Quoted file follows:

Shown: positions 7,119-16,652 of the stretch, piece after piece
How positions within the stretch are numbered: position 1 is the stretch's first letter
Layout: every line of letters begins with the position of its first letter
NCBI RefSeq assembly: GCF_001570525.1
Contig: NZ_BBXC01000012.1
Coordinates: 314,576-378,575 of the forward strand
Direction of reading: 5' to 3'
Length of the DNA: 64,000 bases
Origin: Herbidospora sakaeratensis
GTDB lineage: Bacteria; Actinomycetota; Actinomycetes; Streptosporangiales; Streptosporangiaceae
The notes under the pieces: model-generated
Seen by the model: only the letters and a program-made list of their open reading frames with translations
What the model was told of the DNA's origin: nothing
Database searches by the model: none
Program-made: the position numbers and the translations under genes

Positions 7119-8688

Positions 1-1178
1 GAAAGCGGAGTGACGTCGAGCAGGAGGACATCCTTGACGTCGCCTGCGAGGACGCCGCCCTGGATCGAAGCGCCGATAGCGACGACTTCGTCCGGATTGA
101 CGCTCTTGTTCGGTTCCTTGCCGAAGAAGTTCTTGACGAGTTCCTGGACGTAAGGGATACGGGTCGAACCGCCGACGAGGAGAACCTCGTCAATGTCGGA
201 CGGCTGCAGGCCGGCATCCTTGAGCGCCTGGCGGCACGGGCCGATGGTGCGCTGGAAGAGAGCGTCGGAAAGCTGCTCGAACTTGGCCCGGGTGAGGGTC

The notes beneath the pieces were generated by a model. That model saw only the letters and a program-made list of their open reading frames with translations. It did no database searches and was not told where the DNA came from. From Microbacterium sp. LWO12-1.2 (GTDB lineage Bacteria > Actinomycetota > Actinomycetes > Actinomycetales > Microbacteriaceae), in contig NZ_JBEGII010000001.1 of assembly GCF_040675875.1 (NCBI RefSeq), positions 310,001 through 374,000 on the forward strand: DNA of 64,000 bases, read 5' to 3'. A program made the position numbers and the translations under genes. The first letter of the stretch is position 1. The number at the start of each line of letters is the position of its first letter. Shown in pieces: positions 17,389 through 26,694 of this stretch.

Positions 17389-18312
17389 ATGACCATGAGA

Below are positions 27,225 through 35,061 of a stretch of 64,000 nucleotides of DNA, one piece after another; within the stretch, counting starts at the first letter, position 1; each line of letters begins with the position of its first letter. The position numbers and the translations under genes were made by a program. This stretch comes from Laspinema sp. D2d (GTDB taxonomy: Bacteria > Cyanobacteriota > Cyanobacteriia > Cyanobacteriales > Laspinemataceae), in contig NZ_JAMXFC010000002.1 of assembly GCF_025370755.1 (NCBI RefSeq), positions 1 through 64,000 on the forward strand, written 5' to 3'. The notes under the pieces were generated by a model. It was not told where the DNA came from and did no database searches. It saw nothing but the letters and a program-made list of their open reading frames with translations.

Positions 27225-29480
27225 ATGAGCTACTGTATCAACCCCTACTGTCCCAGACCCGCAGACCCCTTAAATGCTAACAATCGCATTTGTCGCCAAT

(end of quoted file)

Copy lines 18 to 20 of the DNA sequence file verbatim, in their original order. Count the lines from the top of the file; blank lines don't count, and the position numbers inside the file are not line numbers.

1 GAAAGCGGAGTGACGTCGAGCAGGAGGACATCCTTGACGTCGCCTGCGAGGACGCCGCCCTGGATCGAAGCGCCGATAGCGACGACTTCGTCCGGATTGA
101 CGCTCTTGTTCGGTTCCTTGCCGAAGAAGTTCTTGACGAGTTCCTGGACGTAAGGGATACGGGTCGAACCGCCGACGAGGAGAACCTCGTCAATGTCGGA
201 CGGCTGCAGGCCGGCATCCTTGAGCGCCTGGCGGCACGGGCCGATGGTGCGCTGGAAGAGAGCGTCGGAAAGCTGCTCGAACTTGGCCCGGGTGAGGGTC